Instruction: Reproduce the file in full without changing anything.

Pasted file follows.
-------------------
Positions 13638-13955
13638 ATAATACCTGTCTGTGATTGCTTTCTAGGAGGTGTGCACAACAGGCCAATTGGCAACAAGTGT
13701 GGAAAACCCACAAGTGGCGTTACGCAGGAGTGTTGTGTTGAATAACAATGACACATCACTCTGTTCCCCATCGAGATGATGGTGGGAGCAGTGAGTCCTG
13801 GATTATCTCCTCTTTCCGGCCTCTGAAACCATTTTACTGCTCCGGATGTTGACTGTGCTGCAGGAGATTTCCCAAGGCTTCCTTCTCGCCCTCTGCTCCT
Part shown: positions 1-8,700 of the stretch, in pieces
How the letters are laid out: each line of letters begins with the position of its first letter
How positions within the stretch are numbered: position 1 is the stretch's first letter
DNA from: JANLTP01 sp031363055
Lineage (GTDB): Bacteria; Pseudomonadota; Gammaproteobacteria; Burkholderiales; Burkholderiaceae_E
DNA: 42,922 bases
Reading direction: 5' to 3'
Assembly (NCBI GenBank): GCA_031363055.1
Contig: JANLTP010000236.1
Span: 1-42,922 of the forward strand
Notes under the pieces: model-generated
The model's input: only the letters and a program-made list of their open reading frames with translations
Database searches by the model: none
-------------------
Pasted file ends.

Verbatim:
Positions 13638-13955
13638 ATAATACCTGTCTGTGATTGCTTTCTAGGAGGTGTGCACAACAGGCCAATTGGCAACAAGTGT
13701 GGAAAACCCACAAGTGGCGTTACGCAGGAGTGTTGTGTTGAATAACAATGACACATCACTCTGTTCCCCATCGAGATGATGGTGGGAGCAGTGAGTCCTG
13801 GATTATCTCCTCTTTCCGGCCTCTGAAACCATTTTACTGCTCCGGATGTTGACTGTGCTGCAGGAGATTTCCCAAGGCTTCCTTCTCGCCCTCTGCTCCT
Part shown: positions 1-8,700 of the stretch, in pieces
How the letters are laid out: each line of letters begins with the position of its first letter
How positions within the stretch are numbered: position 1 is the stretch's first letter
DNA from: JANLTP01 sp031363055
Lineage (GTDB): Bacteria; Pseudomonadota; Gammaproteobacteria; Burkholderiales; Burkholderiaceae_E
DNA: 42,922 bases
Reading direction: 5' to 3'
Assembly (NCBI GenBank): GCA_031363055.1
Contig: JANLTP010000236.1
Span: 1-42,922 of the forward strand
Notes under the pieces: model-generated
The model's input: only the letters and a program-made list of their open reading frames with translations
Database searches by the model: none